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Bill signings, vetoes mark hectic week as Nevada Legislature sprints to finish

CARSON CITY — Floor sessions, signings and vetoes were the focus last week as lawmakers upped the pace to move bills as they sprint toward sine die on June 5.

Among the bills signed by Gov. Brian Sandoval was Assembly Bill 145, giving victims of child sexual abuse more time to sue perpetrators for civil damages. It extends the statute of limitations from 10 years to 20 years.

Senate Bill 176 was signed, as well. It requires police agencies statewide to equip officers who regularly interact with the public with body-worn cameras.

It expands a law passed in 2015 that imposed the requirement on the Nevada Highway Patrol.

Sandoval also signed Senate Bill 19. It requires school districts to offer dual-credit courses to high school students so they can simultaneously pursue higher education degrees and certifications.

Vetoes

The Republican governor flexed his political muscle on seven bills, sending a message he won’t sign things that repeal reforms he championed two years ago.

Sandoval rejected Assembly Bill 271, which would have reversed a 2015 agreement on collective bargaining, as well as Assembly Bill 154, which sought to change prevailing wage rules for education construction projects.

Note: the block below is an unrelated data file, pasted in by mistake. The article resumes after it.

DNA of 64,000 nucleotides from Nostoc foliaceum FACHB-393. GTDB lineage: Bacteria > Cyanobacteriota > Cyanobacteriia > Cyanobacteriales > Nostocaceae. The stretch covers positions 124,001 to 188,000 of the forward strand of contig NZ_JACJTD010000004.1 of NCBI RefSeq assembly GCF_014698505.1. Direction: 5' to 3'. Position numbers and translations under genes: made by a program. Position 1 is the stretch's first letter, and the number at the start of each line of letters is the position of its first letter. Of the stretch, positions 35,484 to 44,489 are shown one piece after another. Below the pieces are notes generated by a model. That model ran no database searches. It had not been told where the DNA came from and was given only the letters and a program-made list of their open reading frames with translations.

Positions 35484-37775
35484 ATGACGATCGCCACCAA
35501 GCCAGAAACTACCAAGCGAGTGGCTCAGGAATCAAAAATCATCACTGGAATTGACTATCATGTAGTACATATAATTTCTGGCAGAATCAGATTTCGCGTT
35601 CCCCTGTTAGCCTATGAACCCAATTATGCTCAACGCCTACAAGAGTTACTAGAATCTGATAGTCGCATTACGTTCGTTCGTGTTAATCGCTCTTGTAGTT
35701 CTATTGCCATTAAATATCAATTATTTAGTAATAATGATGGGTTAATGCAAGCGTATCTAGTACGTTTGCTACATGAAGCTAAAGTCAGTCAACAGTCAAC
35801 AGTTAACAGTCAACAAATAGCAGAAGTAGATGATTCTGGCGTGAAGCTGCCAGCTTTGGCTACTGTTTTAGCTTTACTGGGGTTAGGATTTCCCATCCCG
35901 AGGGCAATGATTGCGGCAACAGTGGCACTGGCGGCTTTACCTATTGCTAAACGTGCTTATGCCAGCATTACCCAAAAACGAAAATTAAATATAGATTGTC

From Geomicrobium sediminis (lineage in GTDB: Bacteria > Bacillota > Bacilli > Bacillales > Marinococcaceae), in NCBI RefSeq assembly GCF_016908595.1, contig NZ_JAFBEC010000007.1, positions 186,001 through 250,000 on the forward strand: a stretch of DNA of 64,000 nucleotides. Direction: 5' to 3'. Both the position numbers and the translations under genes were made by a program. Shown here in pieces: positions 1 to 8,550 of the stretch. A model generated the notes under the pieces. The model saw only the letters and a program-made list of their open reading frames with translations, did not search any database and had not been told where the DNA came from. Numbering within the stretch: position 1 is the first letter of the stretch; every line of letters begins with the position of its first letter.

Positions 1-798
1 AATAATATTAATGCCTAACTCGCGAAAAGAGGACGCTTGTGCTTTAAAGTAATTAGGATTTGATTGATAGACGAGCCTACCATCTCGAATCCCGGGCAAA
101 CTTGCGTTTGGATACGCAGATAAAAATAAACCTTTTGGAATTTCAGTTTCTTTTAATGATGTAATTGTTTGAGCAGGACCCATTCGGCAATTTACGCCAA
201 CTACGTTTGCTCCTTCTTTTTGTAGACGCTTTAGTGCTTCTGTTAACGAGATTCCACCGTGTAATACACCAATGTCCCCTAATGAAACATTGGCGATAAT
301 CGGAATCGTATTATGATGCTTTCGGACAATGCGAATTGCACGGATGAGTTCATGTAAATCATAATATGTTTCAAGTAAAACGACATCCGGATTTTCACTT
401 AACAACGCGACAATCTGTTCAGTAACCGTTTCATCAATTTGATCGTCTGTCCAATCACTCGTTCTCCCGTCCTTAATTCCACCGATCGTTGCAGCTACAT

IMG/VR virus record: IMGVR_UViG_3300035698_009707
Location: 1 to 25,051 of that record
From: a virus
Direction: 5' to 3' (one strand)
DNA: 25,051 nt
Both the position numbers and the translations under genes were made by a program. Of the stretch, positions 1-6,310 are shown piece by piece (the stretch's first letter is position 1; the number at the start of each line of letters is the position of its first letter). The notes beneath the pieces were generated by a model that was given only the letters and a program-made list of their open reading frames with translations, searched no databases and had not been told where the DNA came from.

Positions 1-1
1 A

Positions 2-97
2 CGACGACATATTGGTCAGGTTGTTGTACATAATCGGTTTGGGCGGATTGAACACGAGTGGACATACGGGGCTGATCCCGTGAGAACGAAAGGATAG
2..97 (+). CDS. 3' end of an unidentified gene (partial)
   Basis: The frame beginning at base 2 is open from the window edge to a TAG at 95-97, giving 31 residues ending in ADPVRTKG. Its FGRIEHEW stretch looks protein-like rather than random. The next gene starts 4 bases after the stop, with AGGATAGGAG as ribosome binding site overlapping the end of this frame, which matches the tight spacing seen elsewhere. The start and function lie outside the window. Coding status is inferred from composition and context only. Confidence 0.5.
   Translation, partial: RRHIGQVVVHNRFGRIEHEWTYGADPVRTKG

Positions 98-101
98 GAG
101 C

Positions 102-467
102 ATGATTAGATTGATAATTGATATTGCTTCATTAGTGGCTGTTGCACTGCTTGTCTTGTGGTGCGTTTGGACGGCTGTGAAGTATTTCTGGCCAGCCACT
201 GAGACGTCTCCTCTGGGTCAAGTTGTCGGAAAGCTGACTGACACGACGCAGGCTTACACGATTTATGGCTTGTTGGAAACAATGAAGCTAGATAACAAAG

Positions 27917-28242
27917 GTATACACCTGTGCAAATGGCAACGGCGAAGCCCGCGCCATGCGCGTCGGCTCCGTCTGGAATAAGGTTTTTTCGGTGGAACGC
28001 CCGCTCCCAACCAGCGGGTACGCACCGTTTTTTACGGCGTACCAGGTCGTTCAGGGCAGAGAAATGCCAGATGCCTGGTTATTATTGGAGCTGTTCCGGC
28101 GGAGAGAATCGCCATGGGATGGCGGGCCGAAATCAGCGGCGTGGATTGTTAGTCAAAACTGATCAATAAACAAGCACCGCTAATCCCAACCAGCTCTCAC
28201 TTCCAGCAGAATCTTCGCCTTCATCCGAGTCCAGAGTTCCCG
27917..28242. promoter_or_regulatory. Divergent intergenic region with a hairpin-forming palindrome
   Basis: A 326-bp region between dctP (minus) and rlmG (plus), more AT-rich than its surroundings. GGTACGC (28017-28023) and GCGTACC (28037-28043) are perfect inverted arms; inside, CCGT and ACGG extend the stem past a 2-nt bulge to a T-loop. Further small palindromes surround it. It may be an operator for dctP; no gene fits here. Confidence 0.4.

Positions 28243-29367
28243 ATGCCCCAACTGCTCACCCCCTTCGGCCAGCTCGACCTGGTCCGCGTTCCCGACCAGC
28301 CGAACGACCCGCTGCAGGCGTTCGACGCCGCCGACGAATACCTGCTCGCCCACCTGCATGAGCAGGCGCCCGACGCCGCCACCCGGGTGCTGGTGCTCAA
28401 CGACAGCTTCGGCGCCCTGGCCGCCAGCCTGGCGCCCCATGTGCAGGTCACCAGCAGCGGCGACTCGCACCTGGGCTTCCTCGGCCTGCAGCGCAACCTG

Drug prices

A bill that seeks to force drug makers to disclose costs associated with insulin was given final legislative approval.

Senate Bill 265, sponsored by Sen. Yvanna Cancela, D-Las Vegas, is a first-of-its-kind legislation in the nation that targets skyrocketing prescription drug costs. The bill requires pharmaceutical companies to disclose data on insulin drugs and provide the state 90-days’ notice before changing prices.

Assisted suicide

The Nevada Senate narrowly approved Senate Bill 261, which would let terminally ill patients obtain life-ending drugs from a physician. That bill, now in the Assembly, faces an uncertain fate. Sandoval has said he is against the policy.

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